19. In a multi speed transmission for bicycles
a drive shaft rotatably displaceable in response to pedal displacement,
a collar member having selectively contoured camming means on the outer surface thereof mounted on said pedal shaft for rotation in conjunction therewith and permitted longitudinal displacement therealong,
shift pin means engageable with said contoured camming means and selectively responsive to a predetermined arc of reverse rotative displacement of said drive shaft for displacing said collar means longitudinally thereof.
Description

This application is a continuation in part of my copending application Ser. No. 810,112 filed June 27, 1977.

This invention relates to multi-speed bicycle transmissions and more particularly to an improved, pedal hub located and drive pedal responsive multi-speed bicycle transmission system.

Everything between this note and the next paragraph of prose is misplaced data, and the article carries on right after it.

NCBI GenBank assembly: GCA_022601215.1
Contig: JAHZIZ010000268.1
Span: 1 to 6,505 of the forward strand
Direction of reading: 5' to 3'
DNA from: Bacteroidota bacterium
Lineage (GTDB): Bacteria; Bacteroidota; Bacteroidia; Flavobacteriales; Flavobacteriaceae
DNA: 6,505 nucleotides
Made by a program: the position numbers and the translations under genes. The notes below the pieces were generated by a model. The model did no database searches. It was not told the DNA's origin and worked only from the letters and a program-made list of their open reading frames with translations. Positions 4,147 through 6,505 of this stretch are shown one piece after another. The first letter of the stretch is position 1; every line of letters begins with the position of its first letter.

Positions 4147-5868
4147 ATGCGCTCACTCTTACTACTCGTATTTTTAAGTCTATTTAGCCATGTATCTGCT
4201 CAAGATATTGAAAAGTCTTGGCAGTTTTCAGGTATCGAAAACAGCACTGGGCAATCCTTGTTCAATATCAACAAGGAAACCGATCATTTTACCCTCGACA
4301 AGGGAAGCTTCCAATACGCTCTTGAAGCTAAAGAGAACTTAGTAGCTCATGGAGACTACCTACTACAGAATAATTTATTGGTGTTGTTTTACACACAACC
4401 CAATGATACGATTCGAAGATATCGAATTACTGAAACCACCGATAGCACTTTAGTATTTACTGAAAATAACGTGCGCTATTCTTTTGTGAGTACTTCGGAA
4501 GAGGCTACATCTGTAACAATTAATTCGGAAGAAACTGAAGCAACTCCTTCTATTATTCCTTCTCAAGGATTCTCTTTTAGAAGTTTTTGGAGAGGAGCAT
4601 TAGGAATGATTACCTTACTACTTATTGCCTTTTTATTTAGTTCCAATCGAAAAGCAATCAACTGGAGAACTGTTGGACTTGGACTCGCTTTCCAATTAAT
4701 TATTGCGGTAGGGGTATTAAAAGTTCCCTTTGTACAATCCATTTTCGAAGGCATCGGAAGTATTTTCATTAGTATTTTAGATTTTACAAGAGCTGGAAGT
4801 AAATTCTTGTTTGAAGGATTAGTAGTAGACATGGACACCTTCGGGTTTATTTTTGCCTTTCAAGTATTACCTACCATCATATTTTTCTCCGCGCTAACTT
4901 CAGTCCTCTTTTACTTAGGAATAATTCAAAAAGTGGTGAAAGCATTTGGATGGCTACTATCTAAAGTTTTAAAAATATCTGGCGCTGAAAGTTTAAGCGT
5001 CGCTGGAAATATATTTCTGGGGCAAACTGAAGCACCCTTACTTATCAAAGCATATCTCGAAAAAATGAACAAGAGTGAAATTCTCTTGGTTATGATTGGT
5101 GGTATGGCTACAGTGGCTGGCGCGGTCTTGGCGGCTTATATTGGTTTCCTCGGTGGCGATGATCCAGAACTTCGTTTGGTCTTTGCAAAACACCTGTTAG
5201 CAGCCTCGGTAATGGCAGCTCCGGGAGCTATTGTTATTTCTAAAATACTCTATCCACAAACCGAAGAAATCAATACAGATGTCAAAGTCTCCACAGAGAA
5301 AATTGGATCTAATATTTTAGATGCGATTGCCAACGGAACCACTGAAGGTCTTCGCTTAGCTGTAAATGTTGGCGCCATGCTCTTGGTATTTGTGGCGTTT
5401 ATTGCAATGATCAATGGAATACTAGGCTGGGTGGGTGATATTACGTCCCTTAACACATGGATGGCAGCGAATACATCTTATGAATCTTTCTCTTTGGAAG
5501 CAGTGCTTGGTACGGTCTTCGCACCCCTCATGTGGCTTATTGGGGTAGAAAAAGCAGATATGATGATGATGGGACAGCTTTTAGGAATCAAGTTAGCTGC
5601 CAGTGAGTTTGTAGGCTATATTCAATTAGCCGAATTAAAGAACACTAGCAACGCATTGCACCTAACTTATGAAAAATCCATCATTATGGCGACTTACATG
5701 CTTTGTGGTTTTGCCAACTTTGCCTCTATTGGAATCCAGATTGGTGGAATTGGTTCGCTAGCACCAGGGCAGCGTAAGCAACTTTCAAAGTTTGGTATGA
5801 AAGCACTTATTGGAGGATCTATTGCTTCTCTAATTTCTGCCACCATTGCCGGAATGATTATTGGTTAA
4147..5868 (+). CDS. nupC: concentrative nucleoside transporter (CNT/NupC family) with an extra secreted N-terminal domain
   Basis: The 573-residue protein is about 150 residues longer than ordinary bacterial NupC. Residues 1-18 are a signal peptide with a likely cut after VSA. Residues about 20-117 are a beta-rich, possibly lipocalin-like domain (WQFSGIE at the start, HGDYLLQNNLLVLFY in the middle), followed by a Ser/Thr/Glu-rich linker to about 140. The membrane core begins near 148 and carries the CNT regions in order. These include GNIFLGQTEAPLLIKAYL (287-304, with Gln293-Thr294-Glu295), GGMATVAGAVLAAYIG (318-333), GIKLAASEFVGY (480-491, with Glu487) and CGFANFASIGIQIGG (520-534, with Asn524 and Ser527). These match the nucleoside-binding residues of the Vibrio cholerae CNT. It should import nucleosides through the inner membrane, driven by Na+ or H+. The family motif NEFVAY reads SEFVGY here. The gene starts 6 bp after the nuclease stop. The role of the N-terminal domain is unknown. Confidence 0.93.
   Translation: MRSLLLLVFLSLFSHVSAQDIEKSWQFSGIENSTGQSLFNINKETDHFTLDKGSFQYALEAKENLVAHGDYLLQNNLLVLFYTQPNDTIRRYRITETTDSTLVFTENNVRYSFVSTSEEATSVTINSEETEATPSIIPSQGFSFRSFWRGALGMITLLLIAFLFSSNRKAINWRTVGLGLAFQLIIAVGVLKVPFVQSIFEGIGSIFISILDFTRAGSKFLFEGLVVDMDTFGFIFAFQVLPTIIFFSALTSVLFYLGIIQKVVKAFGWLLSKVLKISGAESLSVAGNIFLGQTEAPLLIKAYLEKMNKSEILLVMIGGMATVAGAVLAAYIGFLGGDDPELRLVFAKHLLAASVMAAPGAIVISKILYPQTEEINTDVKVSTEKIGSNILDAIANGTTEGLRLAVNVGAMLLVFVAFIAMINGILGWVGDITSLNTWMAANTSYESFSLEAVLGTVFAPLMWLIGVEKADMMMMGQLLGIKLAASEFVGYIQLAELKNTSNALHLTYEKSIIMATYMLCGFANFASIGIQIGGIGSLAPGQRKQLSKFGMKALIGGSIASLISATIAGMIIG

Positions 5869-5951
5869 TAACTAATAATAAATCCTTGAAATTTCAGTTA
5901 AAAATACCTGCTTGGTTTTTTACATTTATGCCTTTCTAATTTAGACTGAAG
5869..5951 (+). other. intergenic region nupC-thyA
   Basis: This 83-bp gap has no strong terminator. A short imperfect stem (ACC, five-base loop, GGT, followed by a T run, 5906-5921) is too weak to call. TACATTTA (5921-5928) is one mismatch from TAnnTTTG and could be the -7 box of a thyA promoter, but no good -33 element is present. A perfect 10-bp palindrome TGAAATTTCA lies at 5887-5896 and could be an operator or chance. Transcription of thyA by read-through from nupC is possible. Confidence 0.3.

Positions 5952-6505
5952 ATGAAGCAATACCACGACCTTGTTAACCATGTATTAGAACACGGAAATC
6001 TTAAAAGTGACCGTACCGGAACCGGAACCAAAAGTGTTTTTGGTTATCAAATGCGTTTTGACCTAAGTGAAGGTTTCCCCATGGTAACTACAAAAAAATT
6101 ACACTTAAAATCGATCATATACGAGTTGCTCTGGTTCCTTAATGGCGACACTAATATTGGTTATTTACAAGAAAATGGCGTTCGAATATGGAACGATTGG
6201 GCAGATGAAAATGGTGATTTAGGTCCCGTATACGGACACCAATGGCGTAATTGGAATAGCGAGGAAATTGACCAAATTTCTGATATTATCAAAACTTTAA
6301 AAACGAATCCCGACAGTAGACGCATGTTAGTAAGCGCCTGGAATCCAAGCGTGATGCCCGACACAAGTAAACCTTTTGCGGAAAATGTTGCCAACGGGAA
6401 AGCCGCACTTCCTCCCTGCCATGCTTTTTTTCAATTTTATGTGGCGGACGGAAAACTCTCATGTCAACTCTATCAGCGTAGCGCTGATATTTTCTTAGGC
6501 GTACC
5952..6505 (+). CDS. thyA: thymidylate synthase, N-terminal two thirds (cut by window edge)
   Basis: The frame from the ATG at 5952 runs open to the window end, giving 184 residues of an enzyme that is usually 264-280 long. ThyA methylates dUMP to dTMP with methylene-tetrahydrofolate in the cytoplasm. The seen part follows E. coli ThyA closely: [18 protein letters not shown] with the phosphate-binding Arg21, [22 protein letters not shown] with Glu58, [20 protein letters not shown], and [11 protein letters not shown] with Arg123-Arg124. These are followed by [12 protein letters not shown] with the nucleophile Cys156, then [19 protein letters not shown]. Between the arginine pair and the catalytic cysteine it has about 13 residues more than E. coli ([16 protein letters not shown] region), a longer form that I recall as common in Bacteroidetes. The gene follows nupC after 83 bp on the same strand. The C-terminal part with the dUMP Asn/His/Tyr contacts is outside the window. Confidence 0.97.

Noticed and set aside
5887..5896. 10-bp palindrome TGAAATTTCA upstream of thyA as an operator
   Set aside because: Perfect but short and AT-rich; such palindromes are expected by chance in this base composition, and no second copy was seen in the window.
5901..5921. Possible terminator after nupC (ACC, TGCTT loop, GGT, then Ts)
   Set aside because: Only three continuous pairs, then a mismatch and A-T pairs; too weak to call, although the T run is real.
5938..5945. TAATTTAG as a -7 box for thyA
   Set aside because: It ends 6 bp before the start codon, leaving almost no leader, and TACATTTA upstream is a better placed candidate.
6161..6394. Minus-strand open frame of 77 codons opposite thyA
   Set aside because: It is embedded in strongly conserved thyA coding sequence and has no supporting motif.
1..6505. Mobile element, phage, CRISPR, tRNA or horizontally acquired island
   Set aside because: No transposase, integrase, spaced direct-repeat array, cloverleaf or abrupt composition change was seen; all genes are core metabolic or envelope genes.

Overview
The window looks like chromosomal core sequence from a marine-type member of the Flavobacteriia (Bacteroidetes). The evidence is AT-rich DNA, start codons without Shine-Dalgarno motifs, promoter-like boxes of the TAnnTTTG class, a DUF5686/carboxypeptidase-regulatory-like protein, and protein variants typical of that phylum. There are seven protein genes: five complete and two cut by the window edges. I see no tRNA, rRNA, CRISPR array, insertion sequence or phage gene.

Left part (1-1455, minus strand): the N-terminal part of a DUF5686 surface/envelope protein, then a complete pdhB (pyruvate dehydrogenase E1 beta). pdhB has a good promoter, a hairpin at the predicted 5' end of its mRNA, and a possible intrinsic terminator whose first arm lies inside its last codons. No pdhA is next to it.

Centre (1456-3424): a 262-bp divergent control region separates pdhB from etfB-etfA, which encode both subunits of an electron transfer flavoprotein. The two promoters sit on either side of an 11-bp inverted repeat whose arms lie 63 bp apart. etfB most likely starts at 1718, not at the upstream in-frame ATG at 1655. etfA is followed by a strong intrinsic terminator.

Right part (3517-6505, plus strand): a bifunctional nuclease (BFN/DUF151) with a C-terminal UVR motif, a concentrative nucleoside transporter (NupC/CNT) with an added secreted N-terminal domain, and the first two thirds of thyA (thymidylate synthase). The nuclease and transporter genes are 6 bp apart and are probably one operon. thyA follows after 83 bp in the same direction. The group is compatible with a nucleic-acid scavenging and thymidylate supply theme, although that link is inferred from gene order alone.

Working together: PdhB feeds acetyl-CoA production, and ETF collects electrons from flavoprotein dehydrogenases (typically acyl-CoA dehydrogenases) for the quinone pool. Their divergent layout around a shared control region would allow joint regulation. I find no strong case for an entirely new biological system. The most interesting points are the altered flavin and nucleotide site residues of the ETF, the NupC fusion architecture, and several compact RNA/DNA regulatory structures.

Although bicycles have been widely used for a long period of time, recent years have witnessed a widespread increase in the popularity of bicycling as a healthful and enjoyable recreational activity, as well as a renewed awareness of their utility as an inexpensive means of individualized local transportation. As a concommitant thereto, there has been a renewed emphasis on the utilization of multi-speed transmission systems for bicycles to enhance their operational efficiency over various types of terrain and to accommodate the every expanding differences in the state of physical conditioning and capabilities of the users thereof. Although the patented art is replete with many different types of suggested multi-speed transmission systems, economic realities and practical considerations have apparently limited widespread commercial usage to two, three and five speed transmissions located within the rear wheel hub and to the widely utilized ten speed transmissions of the "derailleur" type, all of which are normally operable in response to a cable connected and manually manipulatable shift lever and which require a hand operated brake system. Also used, but to a lesser extent, are the more complicated drive pedal manipulative types of rear wheel hub multi-speed transmissions that are compatible with coaster brake drive systems, as for example, the Fichtel and Sachs AG "Torpedo" transmissions.